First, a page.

Oxidative physiology of reproduction in a passerine bird: a field experiment

  • Péter L. Pap
  • Orsolya Vincze
  • Attila Fülöp
  • Orsolya Székely-Béres
  • Laura Pătraș
  • Janka Pénzes
  • Csongor I. Vágási
Original Article


Organisms face resource trade-offs to support their parental effort and survival. The life-history oxidative stress hypothesis predicts that an individual’s redox state modulates the trade-off between current and residual fitness, but this has seldom been tested experimentally in non-captive organisms. In this study, we manipulated the brood size in breeding pairs of barn swallows (Hirundo rustica) and found that females tending enlarged broods had increased levels of plasma oxidative damage (malondialdehyde concentration). This effect, however, was not accompanied by either a depletion, or defensive upregulation in antioxidants (glutathione, total antioxidant capacity, and uric acid) that may explain the increase in oxidative damage. Brood size manipulation and the level of plasma oxidative damage during brood rearing are not translated into decreased annual return rate, which does not support the oxidative stress hypothesis of life-history trade-offs. On the contrary, we found that female’s oxidative damage and total glutathione levels, an important intracellular non-enzymatic antioxidant measured at hatching decreased and correlated positively, respectively with annual return rate, suggesting that oxidative condition at hatching might be a more important contributor to fitness than the oxidative physiology measured during chick rearing. We also show that individual traits and ecological factors, such as the timing of breeding and the abundance of blood-sucking nest mites, correlated with the redox state of males and females during brood care.

Significance statement

Oxidative stress is one of the most important physiological costs of reproduction and thus a key modulator of life-history trade-offs. In this study, we manipulated reproductive effort in breeding pairs of barn swallows and found that females tending enlarged broods had increased levels of plasma oxidative damage. This effect, however, was not accompanied by either a depletion or upregulation in antioxidants that may explain the increase in oxidative damage. We found that female’s oxidative damage and total glutathione levels measured at hatching decreased and correlated positively, respectively with annual return rate, suggesting that oxidative condition at hatching might be an important contributor to fitness. Brood size manipulation and the increased levels of plasma oxidative damage are not translated into decreased annual return rate; thus, our results support the hypothesis that reproductive effort has a transient effect on oxidative physiology.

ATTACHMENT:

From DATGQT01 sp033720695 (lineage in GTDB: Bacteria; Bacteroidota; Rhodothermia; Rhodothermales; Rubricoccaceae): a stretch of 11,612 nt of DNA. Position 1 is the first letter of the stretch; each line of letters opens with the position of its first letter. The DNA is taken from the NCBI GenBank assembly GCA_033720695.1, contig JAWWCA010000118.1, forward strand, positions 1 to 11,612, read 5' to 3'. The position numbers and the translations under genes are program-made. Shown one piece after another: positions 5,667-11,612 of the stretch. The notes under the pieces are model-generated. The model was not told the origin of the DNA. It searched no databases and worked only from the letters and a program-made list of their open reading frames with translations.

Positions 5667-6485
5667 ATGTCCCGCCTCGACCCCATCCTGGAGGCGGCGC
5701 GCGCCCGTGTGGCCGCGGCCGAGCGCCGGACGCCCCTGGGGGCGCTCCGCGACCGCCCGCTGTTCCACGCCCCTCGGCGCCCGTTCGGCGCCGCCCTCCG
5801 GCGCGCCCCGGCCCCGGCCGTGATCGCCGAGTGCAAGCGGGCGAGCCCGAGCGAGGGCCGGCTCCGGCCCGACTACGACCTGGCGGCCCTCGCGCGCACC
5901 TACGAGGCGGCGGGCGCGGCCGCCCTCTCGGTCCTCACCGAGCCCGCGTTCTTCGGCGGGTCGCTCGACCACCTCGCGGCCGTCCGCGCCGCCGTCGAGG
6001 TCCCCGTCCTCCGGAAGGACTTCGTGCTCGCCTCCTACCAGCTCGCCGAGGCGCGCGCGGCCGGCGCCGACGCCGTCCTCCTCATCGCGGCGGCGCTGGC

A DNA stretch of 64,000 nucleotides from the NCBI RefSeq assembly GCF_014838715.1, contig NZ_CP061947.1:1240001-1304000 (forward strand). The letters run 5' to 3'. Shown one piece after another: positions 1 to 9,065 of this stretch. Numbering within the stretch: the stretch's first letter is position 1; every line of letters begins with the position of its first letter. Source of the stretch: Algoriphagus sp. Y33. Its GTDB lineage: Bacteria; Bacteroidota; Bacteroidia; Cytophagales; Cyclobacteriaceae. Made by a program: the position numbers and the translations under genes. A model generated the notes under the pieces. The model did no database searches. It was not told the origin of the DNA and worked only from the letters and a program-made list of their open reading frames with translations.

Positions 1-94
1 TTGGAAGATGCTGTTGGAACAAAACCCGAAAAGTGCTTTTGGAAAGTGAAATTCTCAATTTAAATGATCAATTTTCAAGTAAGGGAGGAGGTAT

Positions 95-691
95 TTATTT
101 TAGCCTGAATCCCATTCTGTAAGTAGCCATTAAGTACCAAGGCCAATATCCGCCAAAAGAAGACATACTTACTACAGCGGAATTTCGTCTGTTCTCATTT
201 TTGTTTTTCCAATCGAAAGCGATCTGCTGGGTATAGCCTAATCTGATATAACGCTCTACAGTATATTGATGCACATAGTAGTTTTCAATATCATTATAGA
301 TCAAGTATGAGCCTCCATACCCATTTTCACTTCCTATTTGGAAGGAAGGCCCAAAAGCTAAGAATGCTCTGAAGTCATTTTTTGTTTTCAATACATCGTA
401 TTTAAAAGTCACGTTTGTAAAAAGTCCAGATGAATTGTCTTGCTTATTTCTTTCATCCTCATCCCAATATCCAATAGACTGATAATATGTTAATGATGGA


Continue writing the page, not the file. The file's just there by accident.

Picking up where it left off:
Antioxidants Barn swallows Life-history trade-offs Lipid peroxidation Oxidative stress Parasitism 



We thank Jácint Nagy for his help in data collection, Manuela Banciu and Alina Sesarman for their help with the biochemical assays, and Gareth Dyke for English editing. We are grateful to Antoine Stier, Pierre Bize, and two anonymous reviewers for their constructive comments on an earlier version of the manuscript.

Author contributions

PLP and CIV conceived and designed the study. PLP, OV, AF, OSB, LP, and CIV performed the study. OV and PLP analyzed the data. PLP, CIV, OV, and AF wrote the manuscript. All authors commented, read, and approved the final manuscript.

Funding information

This study was founded by a bilateral collaboration grant between Romanian and Hungarian research groups (RO–HU 679/2010), by a research grant of the Romanian Ministry of Education and Research (#PN-III-P4-ID-PCE-2016-0404), and by the Hungarian National Research, Development and Innovation Office (OTKA grant K11308 to Ádám Z. Lendvai). PLP was financed by the János Bolyai Research Scholarship of the Hungarian Academy of Sciences (HAS), and OV was supported by the Hungarian Eötvös Scholarship (MÁEÖ2017_16/156845) awarded by the Tempus Public Foundation and by the Ginko Investments Ltd. AF was supported through the ÚNKP-16-3-IV New National Excellence Program of the Ministry of Human Capacities of Hungary, and also by two scholarships of the Campus Hungary Program (grants B2/1SZ/11551 and B2/1R/19362), and by a grant from the Hungarian National Research, Development and Innovation Office (OTKA grant no. K112527). CIV was financed by the János Bolyai Research Scholarship of the HAS and a post-doctoral grant of the Hungarian National Research, Development and Innovation Office (PD 121166).

Compliance with ethical standards

Ethical approval

Birds were handled in strict accordance with good animal welfare and ethical prescriptions.

The authors declare that this publication complies with the current laws of the country in which the experiment was performed (Romania).

Conflict of interest

The authors declare that they have no conflict of interest.

Supplementary material

265_2017_2434_MOESM1_ESM.docx (18 kb)
ESM 1 (DOCX 17 kb).


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Copyright information

© Springer-Verlag GmbH Germany, part of Springer Nature 2018

Authors and Affiliations

  • Péter L. Pap
    • 1
    • 2
  • Orsolya Vincze
    • 1
    • 2
  • Attila Fülöp
    • 1
    • 2
  • Orsolya Székely-Béres
    • 1
  • Laura Pătraș
    • 3
    • 4
  • Janka Pénzes
    • 1
  • Csongor I. Vágási
    • 1
    • 2
  1. 1.Evolutionary Ecology Group, Hungarian Department of Biology and EcologyBabeş-Bolyai UniversityCluj NapocaRomania
  2. 2.MTA-DE Behavioural Ecology Research Group, Department of Evolutionary Zoology and Human BiologyUniversity of DebrecenDebrecenHungary
  3. 3.Department of Molecular Biology and BiotechnologyBabeş-Bolyai UniversityCluj NapocaRomania
  4. 4.Molecular Biology Centre, Institute for Interdisciplinary Research in Bio-Nano-SciencesBabeş-Bolyai UniversityCluj NapocaRomania

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